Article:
Unashamed nostalgia has not had much of a look-in lately, but the all-girl big bands of the Second World War era have become a cottage industry for Alan Plater, that admirable popular dramatist with a list of television credits stretching from episodes of Z Cars to the Beiderbecke Trilogy.
Blonde Bombshells of 1943 is a tribute to the sort of band pioneered by Ivy Benson, wrapped up in the memories of one of the musicians who signs on as the bombs drop. Originally a television film starring Judi Dench, Cleo Laine, Olympia Dukakis, Leslie Caron and Joan Sims (to name but a few!), the stage version was premiered two years ago at the West Yorkshire Playhouse, and now Hampstead is presenting the latest revival from the Octagon, Bolton.
There's not much of a story, and anyone expecting a musical theatre experience comparable to Evita or even Sunday in the Park with George will be disappointed. But the appeal lies in the catalogue of resurrected war-time favourites by such performers as George Formby, the Andrews Sisters, Nat Gonella, Flanagan and Allen and Glenn Miller. As the band swings into action, finally in red dresses and blonde wigs on the “secret” gig in Hull (“From Hell, Hull and Halifax, may the good Lord preserve us” ran the old motto), the pleasure steaming off the audience is palpable.
Like the actors in any musical directed by John Doyle, the cast have to deliver their roles and blow their own trumpets, literally. Elizabeth Marsh is the rather severe band leader Betty, while Ruth Alexander-Rubin comprises the rhythm section on a beaten-up old piano. The three new recruits are Karen Paullada’s fresh-faced Liz, Claire Storey’s ukulele-plucking nun on the run, and Rosie Jenkins’ posh Miranda in uniform who belies her Oxford-educated respectability with a glowing, brassy version of “Body and Soul”.
The structure of the piece, coming from so experienced a dramatist, is unbelievably flimsy, and most of it has apparently been discarded anyway, so that the original reunion of the older Elizabeth with the fugitive, draft-dodging Patrick who sneaks onto the bandstand like a fox in a hen coop and bashes away on the drums has been ditched for a banal prologue of reminiscence with her younger self, or grand-daughter.
The morale-boosting concert is the point of the exercise, and the girls’ sense of adventure, camaraderie and defiance is underpinned with the odd snippet of information, such as that one of the husbands has been torpedoed at Scapa Flow, another detained in a Japanese prisoner-of-war camp. One can imagine the show winning back a sizeable chunk of the local middle-aged (and older) Hampstead audience, though the cause of musical theatre is set back 50 years. But even your hard-hearted reviewer was singing along by the end to the chorus of “I lift up my finger and I say…”
- Michael Coveney
NOTE: The following FIVE-STAR review dates from June 2006 and this production's initial dates at Bolton.
Theatre provides the perfect antidote to the World Cup and Big Brother, but can how can any production compete with the high drama and histrionics that these two TV offerings can muster up? Easy, when it's directed with such attention to detail from such a rich source as Alan Plater's original wartime comedy, currently playing at the Octagon before moving to the Hampstead theatre.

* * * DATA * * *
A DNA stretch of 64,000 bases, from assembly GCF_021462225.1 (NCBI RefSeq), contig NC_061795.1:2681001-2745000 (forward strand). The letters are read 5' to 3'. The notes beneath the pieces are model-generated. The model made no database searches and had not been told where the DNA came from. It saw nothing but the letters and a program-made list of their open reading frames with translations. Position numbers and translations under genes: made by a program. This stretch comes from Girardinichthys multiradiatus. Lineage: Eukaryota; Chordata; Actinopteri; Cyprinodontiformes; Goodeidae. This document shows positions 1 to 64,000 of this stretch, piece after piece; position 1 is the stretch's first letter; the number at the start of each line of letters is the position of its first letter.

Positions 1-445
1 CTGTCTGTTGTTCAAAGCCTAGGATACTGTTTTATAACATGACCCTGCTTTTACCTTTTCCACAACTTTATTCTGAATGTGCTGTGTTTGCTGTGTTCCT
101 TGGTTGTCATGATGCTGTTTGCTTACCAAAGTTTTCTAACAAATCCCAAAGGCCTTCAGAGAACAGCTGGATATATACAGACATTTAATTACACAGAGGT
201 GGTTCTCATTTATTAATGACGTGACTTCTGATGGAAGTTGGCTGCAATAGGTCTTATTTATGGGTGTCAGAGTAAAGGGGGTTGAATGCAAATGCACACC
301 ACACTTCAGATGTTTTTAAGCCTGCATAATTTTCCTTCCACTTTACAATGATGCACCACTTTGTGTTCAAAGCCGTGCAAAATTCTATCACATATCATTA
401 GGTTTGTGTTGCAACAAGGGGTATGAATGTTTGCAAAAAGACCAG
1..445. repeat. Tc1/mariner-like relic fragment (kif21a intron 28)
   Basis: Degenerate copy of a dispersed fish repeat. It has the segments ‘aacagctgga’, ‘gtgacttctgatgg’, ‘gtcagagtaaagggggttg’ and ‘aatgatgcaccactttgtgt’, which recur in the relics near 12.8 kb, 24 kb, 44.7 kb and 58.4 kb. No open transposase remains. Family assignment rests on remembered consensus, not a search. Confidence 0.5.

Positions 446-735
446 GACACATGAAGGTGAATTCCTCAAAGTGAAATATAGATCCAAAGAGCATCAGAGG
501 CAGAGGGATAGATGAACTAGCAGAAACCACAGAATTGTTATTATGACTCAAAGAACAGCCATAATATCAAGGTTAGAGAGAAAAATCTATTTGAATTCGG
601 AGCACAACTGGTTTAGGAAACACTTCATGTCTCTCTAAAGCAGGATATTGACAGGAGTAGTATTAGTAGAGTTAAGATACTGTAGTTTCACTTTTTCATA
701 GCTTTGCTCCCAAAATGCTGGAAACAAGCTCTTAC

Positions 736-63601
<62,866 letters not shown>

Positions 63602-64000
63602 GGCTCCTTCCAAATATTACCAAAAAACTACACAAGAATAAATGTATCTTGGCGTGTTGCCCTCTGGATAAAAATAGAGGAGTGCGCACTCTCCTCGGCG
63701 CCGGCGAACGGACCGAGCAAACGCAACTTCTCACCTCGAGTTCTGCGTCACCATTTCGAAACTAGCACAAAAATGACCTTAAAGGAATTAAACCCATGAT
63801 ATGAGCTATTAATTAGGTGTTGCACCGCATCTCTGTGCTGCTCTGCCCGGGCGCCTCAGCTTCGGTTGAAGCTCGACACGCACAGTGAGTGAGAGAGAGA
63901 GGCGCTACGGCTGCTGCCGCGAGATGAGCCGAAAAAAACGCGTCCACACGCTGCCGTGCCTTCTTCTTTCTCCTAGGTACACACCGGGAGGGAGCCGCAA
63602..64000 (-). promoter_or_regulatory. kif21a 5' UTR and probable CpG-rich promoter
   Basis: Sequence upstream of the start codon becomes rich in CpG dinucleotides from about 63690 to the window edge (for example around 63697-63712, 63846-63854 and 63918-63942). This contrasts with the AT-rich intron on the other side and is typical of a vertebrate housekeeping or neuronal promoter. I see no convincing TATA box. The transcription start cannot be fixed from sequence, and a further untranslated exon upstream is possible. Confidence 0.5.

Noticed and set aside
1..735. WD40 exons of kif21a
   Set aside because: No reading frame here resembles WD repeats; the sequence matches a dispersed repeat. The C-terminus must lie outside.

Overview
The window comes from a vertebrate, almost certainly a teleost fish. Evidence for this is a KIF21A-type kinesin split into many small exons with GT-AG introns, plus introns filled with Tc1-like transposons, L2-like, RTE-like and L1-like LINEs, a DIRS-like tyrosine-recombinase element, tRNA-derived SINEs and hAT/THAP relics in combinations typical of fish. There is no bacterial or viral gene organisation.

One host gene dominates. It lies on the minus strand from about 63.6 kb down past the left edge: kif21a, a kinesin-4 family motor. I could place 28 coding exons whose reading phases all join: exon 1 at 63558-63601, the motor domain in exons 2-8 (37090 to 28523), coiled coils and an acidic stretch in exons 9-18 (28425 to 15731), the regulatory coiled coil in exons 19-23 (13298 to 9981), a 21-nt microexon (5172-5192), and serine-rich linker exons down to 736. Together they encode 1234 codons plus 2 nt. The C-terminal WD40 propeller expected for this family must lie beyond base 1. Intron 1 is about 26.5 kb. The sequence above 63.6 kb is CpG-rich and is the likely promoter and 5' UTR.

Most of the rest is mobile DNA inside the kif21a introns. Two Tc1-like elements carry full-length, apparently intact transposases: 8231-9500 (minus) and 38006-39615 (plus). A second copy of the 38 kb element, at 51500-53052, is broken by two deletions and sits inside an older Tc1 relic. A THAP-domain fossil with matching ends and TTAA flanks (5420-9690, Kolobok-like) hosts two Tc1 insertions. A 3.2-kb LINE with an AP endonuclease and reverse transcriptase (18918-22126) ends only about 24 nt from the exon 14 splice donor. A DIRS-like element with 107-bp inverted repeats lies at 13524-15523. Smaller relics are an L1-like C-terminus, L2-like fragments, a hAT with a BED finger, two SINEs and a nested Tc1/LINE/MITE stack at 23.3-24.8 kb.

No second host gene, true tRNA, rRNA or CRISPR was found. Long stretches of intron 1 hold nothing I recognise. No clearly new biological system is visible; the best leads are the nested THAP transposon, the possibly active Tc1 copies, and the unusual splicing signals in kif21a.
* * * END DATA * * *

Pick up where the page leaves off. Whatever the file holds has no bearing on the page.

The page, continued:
Bandleader Betty needs new recruits to join The Blonde Bombshells - and fast. Every time the group plays a GI camp, they lose a member. The auditions unearth the most unlikely troupe; a naive, pure of heart schoolgirl, a posh saxophonist/soldier, a singing nun and a male drummer who will have to wear a frock in order to avoid being snapped up by the army. With the line up finalised, Betty and her team attempt to entertain radio listeners and the audience with 1940s classic tunes, bags of humour and the poignancy evoked by war.
As sparkling as this piece is, the astounding performances enhance what is truly a wonderful piece of theatre. Barbara Hockaday and Sarah Groarke play Grace and Vera with the right amount of feistiness which masks the pain that war brings. Matching them is Ruth Alexander Rubin's strong piano player, May. Karen Paullada, Claire Storey and Rosie Jenkins add real heart and humour to the piece as the school girl, nun and soldier respectively. Chris Grahamson as male drummer woos the audience with his great understated turn. Finally Elizabeth Marsh is the backbone of the piece and delivers her lines with real precision and conviction.
Each performer also stands out as they play instruments throughout and have lovely singing voices which perfectly capture the spirit of the 1940’s. Likewise Libby Watson’s evocative set design highlights the spoils of war. Also James Farncombe’s lighting illustrates the changing moods of each band member incredibly well.
Plater has crafted a fabulous swinging story which has all the highs and lows of a great drama, some foot tapping music and beautifully drawn characters. Director Mark Babych echoes the warmth of the script throughout this excellent play and as such the piece is faultless.
“It Ain’t What You Do It’s The Way That You Do It” and the Octagon and the Hampstead Theatre have got the results with this five star crowd pleaser.
- Glenn Meads